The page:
Yesterday marked the 100th International Women’s Day. And we, the mothers, sisters, girlfriends and wives, daughters and grandmothers of planet earth are in danger. And it’s only getting worse. Globally, every 1 out of 3 of us will be victims of domestic abuse. Nationally, the number is 1 in 4. And as we spiral deeper into an economic cesspool, the numbers will undoubtedly get worse; when men are stressed out, women tend to bear the brunt—literally—of their shortcomings. Violence against women is a global issue. According to the Center for Disease Control and Prevention:
No country is immune to the devastating physical and emotional effects of violence. Each year, it results in over 1.6 million deaths worldwide — 96% of which occur in low- and middle-income countries. Violence is among the leading causes of death in all parts of the world for those ages 15 to 44.
One of the most alarming facts, though, is that most cases of domestic violence go unreported. Women go back to their victimizers for all sorts of reasons, mainly though, because they think that they won’t find love elsewhere. Sometimes, we accept abuse as normal because we’ve seen our mothers catch severe beatdowns from their husbands and boyfriends. But abuse of any kind against women is unacceptable: whether it’s emotional, verbal or physical. Men who attack women should be punished to the highest extent of the law. These men aren’t sorry for anything else but being caught. Celebrities—Chris Brown wasn’t the first or second celebrity to viciously assault his girlfriend—should be held to the same standard.
I was shocked, momentarily, to hear that Sean Combs had offered his Miami mansion up to Rihanna, 21, and Chris Brown, 19, to talk things out. The responsible thing for him to have offered to the pair was counseling for him, and a plane ticket ticket to somewhere she could be alone, regroup and receive counseling. But then I realized that it was stupid for me to be shocked about something that men have been getting away with since, like forever. And besides, too many people are making money off of them: mess that up and many people stop eating.
When the incident first happened, Kanye West told MTV: “Just as a person, I don’t care how famous she is or even if she just worked at McDonald’s … it should never come to that place,” and then was reportedly quoted as saying, at a February 13 taping for VH1’s Storytellers,”Can’t we give Chris a break?…I know he made mistakes in his life.” Sadly, other people, ranging from rapper 50 Cent to some of my folks on my Twitter feed, have also had let-bygones-be laissez faire attitudes about domestic violence.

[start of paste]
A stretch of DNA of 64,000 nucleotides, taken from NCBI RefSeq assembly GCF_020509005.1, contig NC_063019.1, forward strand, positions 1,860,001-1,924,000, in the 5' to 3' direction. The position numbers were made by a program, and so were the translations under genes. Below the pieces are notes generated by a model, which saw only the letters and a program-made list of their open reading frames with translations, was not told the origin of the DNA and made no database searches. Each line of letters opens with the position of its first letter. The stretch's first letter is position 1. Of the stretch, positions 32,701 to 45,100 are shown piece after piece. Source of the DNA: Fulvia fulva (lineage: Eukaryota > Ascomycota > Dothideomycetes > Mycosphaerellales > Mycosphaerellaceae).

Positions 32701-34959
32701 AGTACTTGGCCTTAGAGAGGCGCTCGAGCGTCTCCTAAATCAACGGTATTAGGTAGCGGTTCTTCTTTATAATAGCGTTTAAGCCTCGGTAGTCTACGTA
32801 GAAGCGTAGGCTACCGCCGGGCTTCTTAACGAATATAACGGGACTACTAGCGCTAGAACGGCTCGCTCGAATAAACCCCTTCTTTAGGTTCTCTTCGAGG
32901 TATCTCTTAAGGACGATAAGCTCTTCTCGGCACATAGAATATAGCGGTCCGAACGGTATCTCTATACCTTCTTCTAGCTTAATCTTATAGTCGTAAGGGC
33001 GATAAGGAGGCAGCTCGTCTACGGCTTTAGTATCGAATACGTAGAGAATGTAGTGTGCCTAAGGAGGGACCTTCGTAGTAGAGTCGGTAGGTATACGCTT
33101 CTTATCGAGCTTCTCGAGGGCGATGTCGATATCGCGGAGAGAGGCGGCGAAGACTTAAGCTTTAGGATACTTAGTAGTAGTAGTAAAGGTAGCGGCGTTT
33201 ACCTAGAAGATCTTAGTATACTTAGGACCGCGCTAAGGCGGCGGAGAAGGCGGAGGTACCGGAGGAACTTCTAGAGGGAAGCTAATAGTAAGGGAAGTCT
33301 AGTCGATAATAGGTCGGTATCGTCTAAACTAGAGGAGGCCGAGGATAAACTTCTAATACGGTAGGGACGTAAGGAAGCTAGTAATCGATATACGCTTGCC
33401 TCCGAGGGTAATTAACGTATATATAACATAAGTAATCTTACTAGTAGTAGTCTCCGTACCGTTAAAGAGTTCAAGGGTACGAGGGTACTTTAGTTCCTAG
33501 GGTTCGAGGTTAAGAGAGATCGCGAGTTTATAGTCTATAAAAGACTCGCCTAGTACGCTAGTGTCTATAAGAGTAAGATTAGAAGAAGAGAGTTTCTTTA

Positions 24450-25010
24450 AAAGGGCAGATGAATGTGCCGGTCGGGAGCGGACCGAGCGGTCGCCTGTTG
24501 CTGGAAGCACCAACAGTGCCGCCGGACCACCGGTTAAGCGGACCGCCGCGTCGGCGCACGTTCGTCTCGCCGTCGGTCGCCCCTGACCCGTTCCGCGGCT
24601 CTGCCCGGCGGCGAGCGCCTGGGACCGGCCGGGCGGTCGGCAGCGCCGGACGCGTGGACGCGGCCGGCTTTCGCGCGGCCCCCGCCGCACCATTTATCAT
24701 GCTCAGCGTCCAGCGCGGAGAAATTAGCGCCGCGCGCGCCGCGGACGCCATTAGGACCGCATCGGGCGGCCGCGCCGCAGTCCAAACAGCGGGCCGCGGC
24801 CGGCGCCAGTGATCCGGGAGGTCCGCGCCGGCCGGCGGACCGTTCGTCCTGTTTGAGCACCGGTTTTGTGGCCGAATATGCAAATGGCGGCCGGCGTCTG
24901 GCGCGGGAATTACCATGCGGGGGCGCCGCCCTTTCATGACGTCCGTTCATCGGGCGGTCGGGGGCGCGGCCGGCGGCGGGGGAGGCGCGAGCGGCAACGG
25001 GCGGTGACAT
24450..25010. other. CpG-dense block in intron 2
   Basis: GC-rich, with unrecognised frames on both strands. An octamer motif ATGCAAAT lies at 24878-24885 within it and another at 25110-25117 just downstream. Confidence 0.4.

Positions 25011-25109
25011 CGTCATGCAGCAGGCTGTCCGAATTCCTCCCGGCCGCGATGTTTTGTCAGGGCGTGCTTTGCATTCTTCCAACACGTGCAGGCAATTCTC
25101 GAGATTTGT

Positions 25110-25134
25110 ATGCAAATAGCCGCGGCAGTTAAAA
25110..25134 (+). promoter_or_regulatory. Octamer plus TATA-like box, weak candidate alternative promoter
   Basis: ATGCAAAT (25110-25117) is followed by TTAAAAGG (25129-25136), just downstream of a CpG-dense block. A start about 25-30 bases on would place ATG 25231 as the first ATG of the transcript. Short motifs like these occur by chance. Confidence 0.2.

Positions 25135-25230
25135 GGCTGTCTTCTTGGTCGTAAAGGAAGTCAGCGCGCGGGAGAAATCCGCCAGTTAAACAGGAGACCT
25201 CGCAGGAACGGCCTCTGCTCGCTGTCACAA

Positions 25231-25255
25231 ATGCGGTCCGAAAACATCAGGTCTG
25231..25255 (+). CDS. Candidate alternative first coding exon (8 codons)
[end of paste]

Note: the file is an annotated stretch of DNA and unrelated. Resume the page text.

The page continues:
Even if half of what the detective’s affidavit said was true, my skin crawled when I imagined the blood in Rihanna’s mouth splattering out as Chris Brown, a marital artist, punched her time and time again. This is the same dude who is still up for, in the best song category—incidentally, so is Rihanna—for the forthcoming Nickelodeon Kid’s Choice Awards. WTF?! I don’t want my kid, a twelve year old girl, choosing him! Ever. If that’s not a mixed message to send out to children all over the country, then I don’t what is. (Speaking of which, I’m working on a piece about how this is affecting children’s attitudes about gender violence: stay tuned).
Who cares who started the fight? Just walk away. Stop the car. Get out. Walk away. Leave. Break up. Move on.
If you or someone you know is getting abused, please try and get help. Report it.
Call the NATIONAL DOMESTIC HOTLINE
1-800-799-SAFE (7233), or 1-800-787-3224 (TTY)
The National Domestic Violence Hotline answers more than 19,500 calls per month from victims, survivors, friends and family members, law enforcement personnel, domestic violence advocates and the general public. Hotline advocates provide support and assistance to anyone involved in a domestic violence situation, including those in same-sex relationships, male survivors, those with disabilities and immigrant victims of domestic violence. All calls to the National Domestic Violence Hotline are anonymous and confidential.
Hotline Services Include:
- Crisis intervention, safety planning, information about domestic violence and referrals to local service providers
- A direct connection to domestic violence resources available in the caller’s area provided by a Hotline advocate
- Assistance in both English and Spanish with Hotline advocates having access to more than 170 different languages through interpreter services
- Assistance through e-mail on the contact page.
- Informational materials on such topics as domestic violence, sexual assault, battering intervention and prevention programs, working through the criminal justice system and related issues